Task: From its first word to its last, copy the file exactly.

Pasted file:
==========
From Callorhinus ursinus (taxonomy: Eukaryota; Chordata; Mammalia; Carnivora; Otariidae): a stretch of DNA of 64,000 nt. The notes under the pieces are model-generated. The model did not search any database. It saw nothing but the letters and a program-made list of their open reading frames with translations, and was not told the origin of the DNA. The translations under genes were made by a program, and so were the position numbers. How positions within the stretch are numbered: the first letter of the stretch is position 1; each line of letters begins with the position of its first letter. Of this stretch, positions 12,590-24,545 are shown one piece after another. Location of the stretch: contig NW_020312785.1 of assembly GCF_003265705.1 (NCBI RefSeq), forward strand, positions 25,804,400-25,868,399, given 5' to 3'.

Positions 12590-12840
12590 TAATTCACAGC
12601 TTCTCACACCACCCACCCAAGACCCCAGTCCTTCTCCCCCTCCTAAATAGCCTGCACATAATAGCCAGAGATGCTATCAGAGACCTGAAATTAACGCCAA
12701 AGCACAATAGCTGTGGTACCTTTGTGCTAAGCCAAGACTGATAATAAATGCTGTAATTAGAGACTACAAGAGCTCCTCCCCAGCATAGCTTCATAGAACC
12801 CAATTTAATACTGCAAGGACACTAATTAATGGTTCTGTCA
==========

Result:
From Callorhinus ursinus (taxonomy: Eukaryota; Chordata; Mammalia; Carnivora; Otariidae): a stretch of DNA of 64,000 nt. The notes under the pieces are model-generated. The model did not search any database. It saw nothing but the letters and a program-made list of their open reading frames with translations, and was not told the origin of the DNA. The translations under genes were made by a program, and so were the position numbers. How positions within the stretch are numbered: the first letter of the stretch is position 1; each line of letters begins with the position of its first letter. Of this stretch, positions 12,590-24,545 are shown one piece after another. Location of the stretch: contig NW_020312785.1 of assembly GCF_003265705.1 (NCBI RefSeq), forward strand, positions 25,804,400-25,868,399, given 5' to 3'.

Positions 12590-12840
12590 TAATTCACAGC
12601 TTCTCACACCACCCACCCAAGACCCCAGTCCTTCTCCCCCTCCTAAATAGCCTGCACATAATAGCCAGAGATGCTATCAGAGACCTGAAATTAACGCCAA
12701 AGCACAATAGCTGTGGTACCTTTGTGCTAAGCCAAGACTGATAATAAATGCTGTAATTAGAGACTACAAGAGCTCCTCCCCAGCATAGCTTCATAGAACC
12801 CAATTTAATACTGCAAGGACACTAATTAATGGTTCTGTCA